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LONDON — As Britain says goodbye to the European Union, the government of Prime Minister Boris Johnson is making a sudden swerve into space. On Friday, a federal bankruptcy judge in New York approved an arrangement under which Britain will become an owner of a company that wants to use satellites to connect customers in remote parts of the world to the internet.
Britain has agreed to pay $500 million for a 45 percent stake in OneWeb, a London company that has launched dozens of satellites orbiting Earth but filed for bankruptcy this year. Bharti Airtel, a telecom company based in India with more than 400 million subscribers, is also taking a 45 percent stake, and other investors may be brought in.
Britain wants to get into a new satellite network because its decision to leave the European Union meant it severed its connection to the European navigation satellite system, called Galileo. Britain, which had invested 1.4 billion pounds in Galileo, is unlikely to be able to use those satellites for strategic purposes, from guiding missiles to steering warships at sea.
With OneWeb, Britain could eventually have access to satellites for military purposes but also take advantage of the company’s technology to beam high-speed internet service to remote parts of the country. Being part-owner of a satellite company would also give Britain a larger piece of the space business, which the government says is growing 60 percent a year and supports £300 billion in economic activity in Britain.
Last week, when Britain’s bid for the company was initially accepted, the government hailed the possibilities of having its own “sovereign global satellite system.”
“The move signals the government’s ambition for the U.K. to be a pioneer in the research, development, manufacturing and exploitation of novel satellite technologies,” the government’s statement said.
The government pointed to “strategic opportunities” with international allies, without providing specifics. It also underscored the economic stimulus that would allow the country to “further develop its advanced manufacturing base, making the most of its highly skilled work force.”
Britain’s business community desperately needs such opportunities. Not only is the country’s economy being hit hard by the effects of the coronavirus pandemic, but companies are threatened with increased tariffs and other obstacles in future business with European partners like France and Germany.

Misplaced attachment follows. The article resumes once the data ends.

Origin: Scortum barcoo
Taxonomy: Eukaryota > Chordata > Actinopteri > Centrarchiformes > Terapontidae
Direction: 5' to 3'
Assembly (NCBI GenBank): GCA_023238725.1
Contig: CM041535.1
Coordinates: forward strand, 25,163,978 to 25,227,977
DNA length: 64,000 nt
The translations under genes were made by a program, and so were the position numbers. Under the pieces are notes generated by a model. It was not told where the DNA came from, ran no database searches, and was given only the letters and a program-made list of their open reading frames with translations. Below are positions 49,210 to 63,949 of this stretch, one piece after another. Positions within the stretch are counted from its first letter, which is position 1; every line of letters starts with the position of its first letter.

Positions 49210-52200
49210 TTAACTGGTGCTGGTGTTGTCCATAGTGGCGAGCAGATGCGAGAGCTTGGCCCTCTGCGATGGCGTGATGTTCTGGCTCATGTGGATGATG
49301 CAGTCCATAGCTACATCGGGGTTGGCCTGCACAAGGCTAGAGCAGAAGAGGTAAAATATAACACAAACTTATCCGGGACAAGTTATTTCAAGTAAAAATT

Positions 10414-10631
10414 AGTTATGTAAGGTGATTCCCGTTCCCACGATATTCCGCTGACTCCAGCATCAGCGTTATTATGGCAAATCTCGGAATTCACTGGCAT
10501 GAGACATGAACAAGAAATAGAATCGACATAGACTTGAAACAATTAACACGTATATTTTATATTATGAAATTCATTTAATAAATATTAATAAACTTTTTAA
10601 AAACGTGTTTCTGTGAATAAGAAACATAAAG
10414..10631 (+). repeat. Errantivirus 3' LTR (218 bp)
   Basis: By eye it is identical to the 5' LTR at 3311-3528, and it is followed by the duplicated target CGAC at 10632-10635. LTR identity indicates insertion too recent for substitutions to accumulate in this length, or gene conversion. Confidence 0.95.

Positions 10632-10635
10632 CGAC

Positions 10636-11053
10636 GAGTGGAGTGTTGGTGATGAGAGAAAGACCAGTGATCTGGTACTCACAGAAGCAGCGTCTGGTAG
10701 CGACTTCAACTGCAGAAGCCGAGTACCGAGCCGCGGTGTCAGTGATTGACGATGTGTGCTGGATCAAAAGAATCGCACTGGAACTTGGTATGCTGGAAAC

As Britain continues to negotiate its departure from the European Union, the OneWeb deal provides the country leverage in talks on security matters, said Franck Thomas, an adviser on telecommunications and space at Global Counsel, a consulting firm.
Beyond the initial investments, fully developing OneWeb is expected to require at least $1 billion more, possibly from new investors. Britain, though, according to a government release, will have “a final say” over any future sale of the company and over access to OneWeb’s technology.
Founded in 2012 by Greg Wyler, an American entrepreneur, OneWeb aims to use a vast network of satellites (called a constellation) to provide “high-speed services capable of connecting everywhere, to everyone,” its website says. This goal would be accomplished by blanketing lower orbital paths about 750 miles above the Earth with satellites. In May, OneWeb asked the Federal Communications Commission for permission to launch as many as 48,000 satellites.
OneWeb is one of the companies offering smaller, refrigerator-size alternatives to huge communications satellites that can require more than a year to make and cost more than $100 million. Instead, OneWeb says it can churn out two satellites a day at a cost of around $1 million at a factory it operates in Florida in a joint venture with Airbus, the European aerospace giant.
The hope is that some of the satellite building and launching might be transferred to Britain, which already has satellite design and manufacturing facilities belonging to Airbus and other companies.
“If the government is clever about this, it could bring some of that to the U.K.,” said Will Whitehorn, president of UKspace, an industry group, and a former president of Virgin Galactic, Richard Branson’s space tourism company.
Several spaceports are at various stages of development in Britain, including one at Sutherland in northern Scotland and another in Cornwall in southwest England, where Virgin Orbit, another Branson company, may eventually launch small satellites from a converted jumbo jet.
Still, Britain is definitely taking a gamble. Space has proved an enormously costly and risky area to do business. When it filed for bankruptcy in March, OneWeb had already burned through $3.4 billion from a group of investors including Airbus, SoftBank Group and the government of Rwanda. Only 74 of a planned 650 satellites in an initial phase have been launched, and it is still not clear that the company has found a viable way to earn a profit.
OneWeb also has competition. Elon Musk’s SpaceX is orbiting satellites with a similar worldwide internet concept, and other large tech companies like Amazon are eyeing space, creating concerns that a blizzard of orbiting vehicles may make both visual and radio astronomy more difficult.